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Japanese Stiltgrass

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Japanese Stiltgrass

Japanese stiltgrass (Microstegium vimineum) is an annual grassy weed that germinates in the spring. This invasive species spreads rapidly, with each plant producing thousands of seeds that can last up to 5 years in the soil. It can easily take over your lawn if effective control measures are not taken. 


Japanese stiltgrass germinates in the spring (usually several weeks before crabgrass), grows to a maximum height of 2 to 3.5 feet, and eventually dies out in the fall. It thrives in moist, shady areas of the lawn. This invasive grass is similar in appearance to bamboo, with broad, pale green leaves that vary in length from about 1-3 inches. The stems of the plant are thin and wiry, and can be brown, purple, or green in color. Throughout the late summer months, stiltgrass plants generate slender flower spikes that appear in pairs. After blooming, dry fruits are produced, which are yellow to red in color. In the fall, the plants develop a purplish tinge and eventually takes on a tan hue during the dieback stage.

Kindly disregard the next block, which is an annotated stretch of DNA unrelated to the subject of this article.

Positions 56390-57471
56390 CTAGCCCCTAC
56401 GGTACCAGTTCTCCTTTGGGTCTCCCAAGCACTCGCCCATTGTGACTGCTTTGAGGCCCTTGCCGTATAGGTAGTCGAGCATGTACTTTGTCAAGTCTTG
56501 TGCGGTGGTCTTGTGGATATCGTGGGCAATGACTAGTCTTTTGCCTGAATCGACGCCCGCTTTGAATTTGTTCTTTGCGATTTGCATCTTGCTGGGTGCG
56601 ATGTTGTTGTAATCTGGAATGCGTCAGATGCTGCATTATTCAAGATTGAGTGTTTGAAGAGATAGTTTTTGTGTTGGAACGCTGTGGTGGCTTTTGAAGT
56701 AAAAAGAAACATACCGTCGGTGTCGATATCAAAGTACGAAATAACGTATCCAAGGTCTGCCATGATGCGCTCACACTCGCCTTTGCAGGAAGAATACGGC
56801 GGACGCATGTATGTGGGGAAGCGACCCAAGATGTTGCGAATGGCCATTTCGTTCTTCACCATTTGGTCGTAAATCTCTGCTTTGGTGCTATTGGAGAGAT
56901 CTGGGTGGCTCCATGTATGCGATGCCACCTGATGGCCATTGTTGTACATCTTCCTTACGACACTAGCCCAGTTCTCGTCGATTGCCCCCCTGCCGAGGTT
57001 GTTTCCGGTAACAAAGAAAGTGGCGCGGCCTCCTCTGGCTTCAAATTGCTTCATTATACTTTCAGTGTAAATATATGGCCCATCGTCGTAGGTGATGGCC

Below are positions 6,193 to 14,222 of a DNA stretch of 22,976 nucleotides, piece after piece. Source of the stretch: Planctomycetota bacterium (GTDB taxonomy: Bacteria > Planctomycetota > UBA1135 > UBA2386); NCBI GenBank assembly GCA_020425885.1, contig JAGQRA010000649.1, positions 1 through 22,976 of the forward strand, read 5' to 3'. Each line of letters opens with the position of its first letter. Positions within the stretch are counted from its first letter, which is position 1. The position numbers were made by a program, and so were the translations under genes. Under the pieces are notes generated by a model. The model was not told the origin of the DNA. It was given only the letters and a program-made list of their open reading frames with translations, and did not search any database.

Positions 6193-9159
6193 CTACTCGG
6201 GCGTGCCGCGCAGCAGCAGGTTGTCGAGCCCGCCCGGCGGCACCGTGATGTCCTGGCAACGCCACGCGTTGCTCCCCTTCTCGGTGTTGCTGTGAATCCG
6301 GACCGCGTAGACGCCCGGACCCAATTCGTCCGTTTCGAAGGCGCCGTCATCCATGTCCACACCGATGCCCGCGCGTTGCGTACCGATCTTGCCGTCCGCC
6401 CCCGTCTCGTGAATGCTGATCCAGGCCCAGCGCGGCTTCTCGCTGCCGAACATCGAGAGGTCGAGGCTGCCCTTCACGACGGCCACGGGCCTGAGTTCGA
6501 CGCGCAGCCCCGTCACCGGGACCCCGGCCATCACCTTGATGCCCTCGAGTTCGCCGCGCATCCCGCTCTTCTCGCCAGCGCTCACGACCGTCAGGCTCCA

Photo credit: ipaw.org

Controlling Japanese Stiltgrass

Early identification is critical to the reduction or elimination of Japanese stiltgrass in residential lawns. Contact Weed for pre-emergent & post-emergent control options for your turf.
And remember: a thick, healthy lawn is your best defense against invasive grassy weeds. A combination of regular fertilization and proper mowing/watering can help keep your lawn at its best.